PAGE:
Take a Picture, It’ll Last Longer


During my first few months in Beijing, I received more stares than I had ever gotten in my entire life. At first it flattered and amused me. Later, that amusement grew to irritation, and eventually I began to ignore the stares. Now, the hundreds of looks I receive daily are just background in my commute to work or the supermarket. There is definitely a comical variation of how people look at me.

The Obvious Gawker: Most often, the perpetrator is an older male. This stare remains persistent and is often accompanied with an open mouth. It is unbroken, even after eye contact or a gesture, such as a smile, that would normally render the perpetrator embarrassed or indicate friendliness. The only way to avoid this type of stare is to leave the vicinity of the unbreakable stare.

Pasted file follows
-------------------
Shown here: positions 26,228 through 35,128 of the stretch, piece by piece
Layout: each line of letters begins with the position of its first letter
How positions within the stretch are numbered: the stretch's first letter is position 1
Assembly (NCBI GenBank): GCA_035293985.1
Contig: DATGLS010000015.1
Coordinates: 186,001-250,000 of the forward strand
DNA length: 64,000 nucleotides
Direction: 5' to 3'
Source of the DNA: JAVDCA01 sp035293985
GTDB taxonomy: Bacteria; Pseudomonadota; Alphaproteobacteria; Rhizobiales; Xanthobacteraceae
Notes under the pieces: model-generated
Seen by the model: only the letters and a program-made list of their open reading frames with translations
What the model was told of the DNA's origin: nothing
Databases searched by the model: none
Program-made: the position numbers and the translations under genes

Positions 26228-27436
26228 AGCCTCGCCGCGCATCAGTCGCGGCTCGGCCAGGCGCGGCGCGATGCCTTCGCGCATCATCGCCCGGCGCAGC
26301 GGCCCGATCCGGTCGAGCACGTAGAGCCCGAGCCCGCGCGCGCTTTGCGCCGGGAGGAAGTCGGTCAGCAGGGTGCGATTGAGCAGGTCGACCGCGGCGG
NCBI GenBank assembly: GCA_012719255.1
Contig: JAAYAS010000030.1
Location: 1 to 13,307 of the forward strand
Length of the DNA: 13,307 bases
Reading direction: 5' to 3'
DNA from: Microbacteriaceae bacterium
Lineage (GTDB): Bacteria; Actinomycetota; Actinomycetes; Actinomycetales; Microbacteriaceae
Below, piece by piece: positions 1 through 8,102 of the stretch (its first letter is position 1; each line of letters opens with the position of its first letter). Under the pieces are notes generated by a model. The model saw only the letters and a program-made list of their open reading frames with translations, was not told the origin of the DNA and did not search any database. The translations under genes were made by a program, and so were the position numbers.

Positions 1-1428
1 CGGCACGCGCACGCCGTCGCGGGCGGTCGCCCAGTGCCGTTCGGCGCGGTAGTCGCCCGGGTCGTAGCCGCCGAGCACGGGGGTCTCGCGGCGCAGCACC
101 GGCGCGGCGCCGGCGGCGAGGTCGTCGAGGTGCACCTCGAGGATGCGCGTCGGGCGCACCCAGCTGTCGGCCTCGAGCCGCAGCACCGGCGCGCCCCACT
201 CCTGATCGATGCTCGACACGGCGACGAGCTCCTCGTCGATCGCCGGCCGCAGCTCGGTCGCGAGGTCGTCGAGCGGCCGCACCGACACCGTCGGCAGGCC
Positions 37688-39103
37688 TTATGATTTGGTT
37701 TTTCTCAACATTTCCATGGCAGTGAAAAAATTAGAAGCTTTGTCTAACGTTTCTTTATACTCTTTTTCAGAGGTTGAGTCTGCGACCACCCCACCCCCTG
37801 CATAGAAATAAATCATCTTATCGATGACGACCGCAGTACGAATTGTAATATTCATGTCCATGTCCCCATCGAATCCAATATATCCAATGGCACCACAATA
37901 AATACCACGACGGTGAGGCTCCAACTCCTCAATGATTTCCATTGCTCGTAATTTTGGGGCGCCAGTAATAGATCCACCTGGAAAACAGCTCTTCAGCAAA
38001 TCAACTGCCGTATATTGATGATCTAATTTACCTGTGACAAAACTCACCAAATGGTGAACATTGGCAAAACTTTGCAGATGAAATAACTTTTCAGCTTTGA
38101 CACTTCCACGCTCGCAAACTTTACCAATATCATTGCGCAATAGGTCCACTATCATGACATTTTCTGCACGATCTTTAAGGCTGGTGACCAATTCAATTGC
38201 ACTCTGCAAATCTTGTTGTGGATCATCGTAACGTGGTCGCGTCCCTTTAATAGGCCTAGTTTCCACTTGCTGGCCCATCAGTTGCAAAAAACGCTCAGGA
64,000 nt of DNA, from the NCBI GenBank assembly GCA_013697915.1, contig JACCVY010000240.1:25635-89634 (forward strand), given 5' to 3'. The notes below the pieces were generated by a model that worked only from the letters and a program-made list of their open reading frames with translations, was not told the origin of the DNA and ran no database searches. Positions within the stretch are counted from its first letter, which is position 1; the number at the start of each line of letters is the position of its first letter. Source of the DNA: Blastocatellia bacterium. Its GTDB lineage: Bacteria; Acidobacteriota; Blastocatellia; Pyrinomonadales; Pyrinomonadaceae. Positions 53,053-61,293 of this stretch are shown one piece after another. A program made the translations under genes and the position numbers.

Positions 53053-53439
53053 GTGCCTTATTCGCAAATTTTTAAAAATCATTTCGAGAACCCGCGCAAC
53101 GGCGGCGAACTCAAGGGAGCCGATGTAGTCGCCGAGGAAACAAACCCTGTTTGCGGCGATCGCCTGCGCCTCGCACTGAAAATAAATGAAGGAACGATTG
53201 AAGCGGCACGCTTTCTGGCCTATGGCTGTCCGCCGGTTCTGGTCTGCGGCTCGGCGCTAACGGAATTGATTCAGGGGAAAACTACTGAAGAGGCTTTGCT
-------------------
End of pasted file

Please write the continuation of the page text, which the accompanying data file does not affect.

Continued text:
The Stealth Starer: These kinds of oglers either know it is impolite to stare or do not want to appear uncool. Their gaze is felt just as much as the Obvious Gawker, but instead of maintaining their stare, they slyly avert their eyes to avoid eye contact. Despite their attempt at surreptitiousness, they are just as guilty as the others.

The Gossip Gaze: This kind of stare is commonly committed among several people in a group [typically teenagers]. The onlookers not only stare, but also proceed to whisper about the object of fascination despite the possibility that said object may understand them.

The Busted Onlooker: These are the perpetrators who, once they are caught staring, have no other tactic than returning a smile. Whether the intent of the stare was to establish a connection with the stare-ee, this onlooker usually gains the notion that they now have an established relationship and may attempt to make verbal contact.